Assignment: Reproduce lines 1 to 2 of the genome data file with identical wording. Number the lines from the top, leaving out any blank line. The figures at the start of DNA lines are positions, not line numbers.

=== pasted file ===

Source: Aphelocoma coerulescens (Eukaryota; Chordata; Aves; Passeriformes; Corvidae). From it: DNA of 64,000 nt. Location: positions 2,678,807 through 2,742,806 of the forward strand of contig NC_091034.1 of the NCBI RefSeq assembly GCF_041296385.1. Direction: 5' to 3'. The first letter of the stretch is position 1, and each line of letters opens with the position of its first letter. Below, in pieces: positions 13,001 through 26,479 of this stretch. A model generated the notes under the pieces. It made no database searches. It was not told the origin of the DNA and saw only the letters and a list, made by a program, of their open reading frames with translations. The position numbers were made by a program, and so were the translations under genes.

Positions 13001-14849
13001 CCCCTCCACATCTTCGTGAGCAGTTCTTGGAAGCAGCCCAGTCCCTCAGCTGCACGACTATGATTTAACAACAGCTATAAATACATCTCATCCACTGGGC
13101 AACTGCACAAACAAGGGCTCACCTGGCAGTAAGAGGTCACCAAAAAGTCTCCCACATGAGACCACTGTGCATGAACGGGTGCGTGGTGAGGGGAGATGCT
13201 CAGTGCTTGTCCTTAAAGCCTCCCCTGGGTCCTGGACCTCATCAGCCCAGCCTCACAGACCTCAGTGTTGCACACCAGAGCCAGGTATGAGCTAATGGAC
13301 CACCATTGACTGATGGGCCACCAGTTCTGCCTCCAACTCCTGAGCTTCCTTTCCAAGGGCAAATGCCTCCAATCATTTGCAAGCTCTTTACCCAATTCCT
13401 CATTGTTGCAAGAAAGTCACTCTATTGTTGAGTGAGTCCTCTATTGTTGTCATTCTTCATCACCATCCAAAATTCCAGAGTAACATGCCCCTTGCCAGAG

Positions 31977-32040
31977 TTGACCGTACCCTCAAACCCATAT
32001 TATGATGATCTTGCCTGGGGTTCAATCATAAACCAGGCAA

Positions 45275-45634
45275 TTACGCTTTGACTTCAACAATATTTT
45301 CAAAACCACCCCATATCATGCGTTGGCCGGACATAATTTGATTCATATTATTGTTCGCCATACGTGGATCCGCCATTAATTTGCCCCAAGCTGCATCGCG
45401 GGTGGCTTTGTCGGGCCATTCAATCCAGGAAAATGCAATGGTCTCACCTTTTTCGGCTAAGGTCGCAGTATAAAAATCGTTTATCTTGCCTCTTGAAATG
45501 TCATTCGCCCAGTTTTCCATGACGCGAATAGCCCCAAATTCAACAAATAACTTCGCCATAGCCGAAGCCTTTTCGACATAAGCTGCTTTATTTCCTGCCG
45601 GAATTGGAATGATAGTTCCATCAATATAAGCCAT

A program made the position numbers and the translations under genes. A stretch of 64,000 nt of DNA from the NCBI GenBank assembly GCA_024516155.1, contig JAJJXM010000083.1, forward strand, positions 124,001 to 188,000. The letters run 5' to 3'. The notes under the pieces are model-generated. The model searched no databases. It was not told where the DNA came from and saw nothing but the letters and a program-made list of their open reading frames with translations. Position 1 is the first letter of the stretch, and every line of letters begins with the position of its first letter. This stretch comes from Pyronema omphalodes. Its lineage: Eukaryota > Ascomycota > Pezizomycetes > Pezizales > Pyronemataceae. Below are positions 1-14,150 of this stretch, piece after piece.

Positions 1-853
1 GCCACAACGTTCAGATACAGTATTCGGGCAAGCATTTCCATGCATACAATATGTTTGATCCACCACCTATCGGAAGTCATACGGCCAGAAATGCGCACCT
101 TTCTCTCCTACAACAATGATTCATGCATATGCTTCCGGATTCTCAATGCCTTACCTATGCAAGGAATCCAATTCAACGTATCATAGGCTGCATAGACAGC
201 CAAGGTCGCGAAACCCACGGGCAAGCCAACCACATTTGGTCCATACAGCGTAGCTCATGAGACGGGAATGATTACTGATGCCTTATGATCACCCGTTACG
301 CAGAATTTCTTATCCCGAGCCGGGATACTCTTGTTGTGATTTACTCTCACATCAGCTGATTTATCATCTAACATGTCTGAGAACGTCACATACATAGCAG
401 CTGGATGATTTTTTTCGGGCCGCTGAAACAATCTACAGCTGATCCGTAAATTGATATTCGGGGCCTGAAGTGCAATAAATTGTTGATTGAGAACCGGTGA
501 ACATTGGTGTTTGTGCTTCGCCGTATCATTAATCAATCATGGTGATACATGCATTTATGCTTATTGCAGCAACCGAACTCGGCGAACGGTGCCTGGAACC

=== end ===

Source: Aphelocoma coerulescens (Eukaryota; Chordata; Aves; Passeriformes; Corvidae). From it: DNA of 64,000 nt. Location: positions 2,678,807 through 2,742,806 of the forward strand of contig NC_091034.1 of the NCBI RefSeq assembly GCF_041296385.1. Direction: 5' to 3'. The first letter of the stretch is position 1, and each line of letters opens with the position of its first letter. Below, in pieces: positions 13,001 through 26,479 of this stretch. A model generated the notes under the pieces. It made no database searches. It was not told the origin of the DNA and saw only the letters and a list, made by a program, of their open reading frames with translations. The position numbers were made by a program, and so were the translations under genes.

Positions 13001-14849